It’s happened to all succulent growers living in a cold climate - the temperature dipped lower than expected and the succulents froze. It’s possible to revive frozen succulents with minimal damage to the plants by following a few simple steps.
Protecting the outdoor-growing plants with special frost cloth for succulents is a key preventative measure. But when you find yourself with frost damage on your succulents, follow these steps to revive them and get them thriving again.
Frost Damage Reasons
As we know succulents are special plants, they don't need to be watered every day because they store the water in their leaves for living and nutrients. When the temperature is getting lower than 32°F, the water in their cells will be frozen, however, as we know the volume of ice is bigger than water due to the different densities.
Therefore, frost can cause the succulents' cells walls to burst then take their life. But not all succulents can't tolerate freezing temperatures, some hardy succulent varieties thrive in winter.
If you If you live in a cold area, the temperatures below 40℉ (day or night), and still want to order beautiful rare succulent types, adding a heat pack can protect the succulents from frost in transit.
Symptoms Of Frost Damage
If the frost was considered to be a light frost (lasting less than one hour) the tips of the succulent leaves will develop frost burn (also called frostbite), and they will shrivel and wilt.
On small succulents, the entire plant may develop a dry, crispy appearance. If the frost was considered a hard frost and below freezing temperatures lasted throughout the night, the entire plant may collapse and turn dark. The plant tissue softens and is no longer able to remain upright, so it will collapse.
Can The Succulent Be Revived?
If the live succulent was only exposed to freezing temperatures for a short time, the chances of it surviving are very good. A little pruning may be needed to make the plant look good again but overall the plant should be salvageable.
If the succulent was exposed to freezing temperatures for longer than 24 hours, or if snow fell on it, the survival rate is slim. However, all hope is not lost, check if the substance beneath is green, if yes, it indicates they still have a chance to sprout in spring.
How To Treat Frozen Succulents
The thick leaves of succulents store a great deal of water, as do the plant bodies and stems. Freezing causes massive cellular damage both inside and outside of the plant. However, many succulent varieties are remarkably hardy and will recover if treated properly.
The first thing to do is to bring the plant away from frost, snow, and freezing temperatures. Cover them with frost cloth for succulents, bring the plants indoors, or otherwise place them in an environment that will protect them from further frost damage. Click here to learn more about how to care for succulents in cold winter.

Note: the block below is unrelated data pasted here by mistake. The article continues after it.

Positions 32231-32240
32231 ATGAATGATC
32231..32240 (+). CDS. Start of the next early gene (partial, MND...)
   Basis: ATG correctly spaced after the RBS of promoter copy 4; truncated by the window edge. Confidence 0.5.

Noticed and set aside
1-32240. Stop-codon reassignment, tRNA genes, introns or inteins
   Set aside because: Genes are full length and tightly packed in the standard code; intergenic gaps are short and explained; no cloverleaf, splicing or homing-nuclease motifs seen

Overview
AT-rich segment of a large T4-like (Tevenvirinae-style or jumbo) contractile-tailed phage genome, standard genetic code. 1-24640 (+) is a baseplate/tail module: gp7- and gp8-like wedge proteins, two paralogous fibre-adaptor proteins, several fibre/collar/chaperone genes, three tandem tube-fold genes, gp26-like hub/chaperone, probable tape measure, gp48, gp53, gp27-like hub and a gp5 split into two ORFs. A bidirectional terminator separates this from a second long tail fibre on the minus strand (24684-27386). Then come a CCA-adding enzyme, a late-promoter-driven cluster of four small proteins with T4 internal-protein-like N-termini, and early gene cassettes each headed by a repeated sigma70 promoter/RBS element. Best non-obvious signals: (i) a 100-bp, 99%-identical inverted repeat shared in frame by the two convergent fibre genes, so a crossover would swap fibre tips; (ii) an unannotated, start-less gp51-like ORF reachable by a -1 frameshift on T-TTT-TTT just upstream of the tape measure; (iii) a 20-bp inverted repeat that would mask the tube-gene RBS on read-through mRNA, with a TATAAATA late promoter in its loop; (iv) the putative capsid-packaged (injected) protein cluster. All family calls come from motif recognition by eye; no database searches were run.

Wait a few weeks. Succulents go into dormancy and stop active growth when the weather cools down. Different succulents grow at different rates within a year depending on the temperature and will go dormant at different times. The status of the winter dormancy may help the succulent overcome being frost-damaged. Don’t do anything to the plant until its dormant time has ended and active growth should begin. After that, start your work.
Things that you will need to treat frost damage on a succulent.
- 1. Sharp knife/Scissors
- 2. Rubbing alcohol
- 3. Thermometer
- 4. Plant food
- 5. Water
- 1. Inspect the plant for new growth. Look in the center of the plant for any new greenery. If new growth is visible, the succulent has survived the frost damage.
- 2. Wipe the knife blade with rubbing alcohol to sterilize it. Cut off all parts of the plant tissue that is soft or has turned brown or black. Sterilize the knife blade with alcohol between each cut.
- 3. Feed and water the succulent plant like you normally would during its active growing stage.
- 4. If the plant is being grown in a planter pot, place it in a dry and bright location but not in direct sunlight.
Success Or Failure
Only time will reveal if you have been successful in reviving a frozen succulent. If the new growth continues, you have success. If the remaining leaves become discolored or softened, your attempt to revive the plant has failed.
To prevent frost damage in the future, be diligent in using a frost cloth for your succulents during the late fall and winter months. Even late spring can bring a surprise freeze, so don’t let your guard down until summertime.
If succulents are being grown in pots outdoors. Place the succulent pots near an exterior wall that will provide protection from the wind.
Rotate pots (indoors or outdoors) so plants will have equal sun exposure.